Zen (software)

From Wikipedia, the free encyclopedia

Zen, sold as Tencho no Igo (Japanese: 天頂の囲碁, literally Zenith Go) in Japan, is a closed source Go playing engine developed by Yoji Ojima (尾島陽児), a Japanese Go programmer.

History to 2016[edit]

Zen won a gold medal in 14th Computer Olympiad in May 2009.[1] It won the Computer Go UEC Cup in 2011, 2014, and 2016.

In 2011, Zen19D reached 5 dan on the KGS Go Server, playing games of 15 seconds per move. The account which reached that rank uses a cluster version of Zen running on a 26-core machine.[2]

In 2012, Zen beat Takemiya Masaki 9p by 11 points (it received five handicap stones), followed by a 20-point win (receiving four handicap stones) in the 6th E&C Symposium in Japan.[3]

Zen defeated Kobayashi Koichi (Zen receiving three handicap stones) in the 4th Densei-sen on 23 March 2016.[4]

Zen's first commercial version was released in Japan on 18 September 2009. Zen 2 was released on 27 August 2010, Zen 3 on 30 September 2011, Zen 4 on 27 July 2012, and Zen 5 on 13 December 2013.

2016 onwards: DeepZenGo[edit]

After the AlphaGo AI defeated professional players Fan Hui 2p and Lee Sedol 9p in 2015 and 2016, Yoji was inspired to upgrade Zen with deep learning algorithms. In November 2016, “DeepZenGo” played and lost a three-game match against Cho Chikun 9p; the AI won one game and lost the other two. Its win in that match made it the second Go-playing computer program (after AlphaGo) to win against a top human player without receiving handicap stones.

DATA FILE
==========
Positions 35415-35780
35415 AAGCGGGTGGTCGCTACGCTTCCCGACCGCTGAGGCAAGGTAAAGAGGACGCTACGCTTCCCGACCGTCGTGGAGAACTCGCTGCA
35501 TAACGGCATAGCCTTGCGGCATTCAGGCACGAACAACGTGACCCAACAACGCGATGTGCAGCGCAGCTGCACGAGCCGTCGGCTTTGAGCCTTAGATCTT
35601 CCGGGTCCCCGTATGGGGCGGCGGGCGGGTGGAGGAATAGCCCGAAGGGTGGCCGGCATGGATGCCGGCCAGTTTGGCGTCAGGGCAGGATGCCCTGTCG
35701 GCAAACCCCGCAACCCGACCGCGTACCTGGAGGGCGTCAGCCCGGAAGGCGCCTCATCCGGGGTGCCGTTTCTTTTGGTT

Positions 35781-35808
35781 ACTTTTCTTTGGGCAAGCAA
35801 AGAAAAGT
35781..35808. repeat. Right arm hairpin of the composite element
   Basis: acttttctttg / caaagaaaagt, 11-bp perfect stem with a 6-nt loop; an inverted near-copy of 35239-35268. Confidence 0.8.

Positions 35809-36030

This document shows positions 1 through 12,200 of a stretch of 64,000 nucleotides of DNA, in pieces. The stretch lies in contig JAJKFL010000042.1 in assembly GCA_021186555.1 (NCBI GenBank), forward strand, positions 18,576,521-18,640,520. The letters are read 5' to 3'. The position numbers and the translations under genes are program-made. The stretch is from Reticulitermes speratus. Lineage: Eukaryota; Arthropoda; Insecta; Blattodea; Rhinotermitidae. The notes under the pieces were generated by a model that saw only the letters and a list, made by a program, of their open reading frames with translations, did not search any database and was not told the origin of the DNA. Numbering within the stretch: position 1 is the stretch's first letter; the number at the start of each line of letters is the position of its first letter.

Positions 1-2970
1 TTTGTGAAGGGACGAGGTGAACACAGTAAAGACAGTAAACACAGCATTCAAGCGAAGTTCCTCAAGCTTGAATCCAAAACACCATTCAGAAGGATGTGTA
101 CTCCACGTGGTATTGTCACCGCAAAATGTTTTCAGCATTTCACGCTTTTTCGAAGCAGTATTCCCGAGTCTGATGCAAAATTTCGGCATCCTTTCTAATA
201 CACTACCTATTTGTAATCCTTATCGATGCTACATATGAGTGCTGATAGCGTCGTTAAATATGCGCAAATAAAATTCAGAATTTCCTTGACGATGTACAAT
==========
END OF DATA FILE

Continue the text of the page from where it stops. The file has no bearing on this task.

In March 2017, DeepZenGo played games against Mi Yuting, Park Junghwan, and Iyama Yuta, losing to Mi and Park, but defeating Iyama.[5] Around the same time, DeepZenGo participated in the 2017 Computer Go UEC Cup, coming second behind Fine Art. Both programs then won their exhibition matches against Ichiriki Ryo, 7-dan Japanese professional.

Example game[edit]

DeepZenGo (white) v. Ichiriki Ryo (26 March 2017), DeepZenGo won by resignation; Black's bottom left group is dead.

First 99 moves (54 at 45, 77 at 69)
Moves 100-162 (108 at 96, 111 at 105, 123 at 69, 127 at 72)


  1. ^ "Zen's record". International Computer Games Association. Retrieved 14 April 2016.
  2. ^ "KGS Game Archives". Retrieved 28 January 2016.
  3. ^ "Zen computer Go program beats Takemiya Masaki with just 4 stones!". Go Game Guru. Retrieved 28 January 2016.
  4. ^ "4th Densei-sen". Retrieved 14 April 2016.
  5. ^ "Korea's Park Jeong Hwan 9P wins 2017 World Go Championship".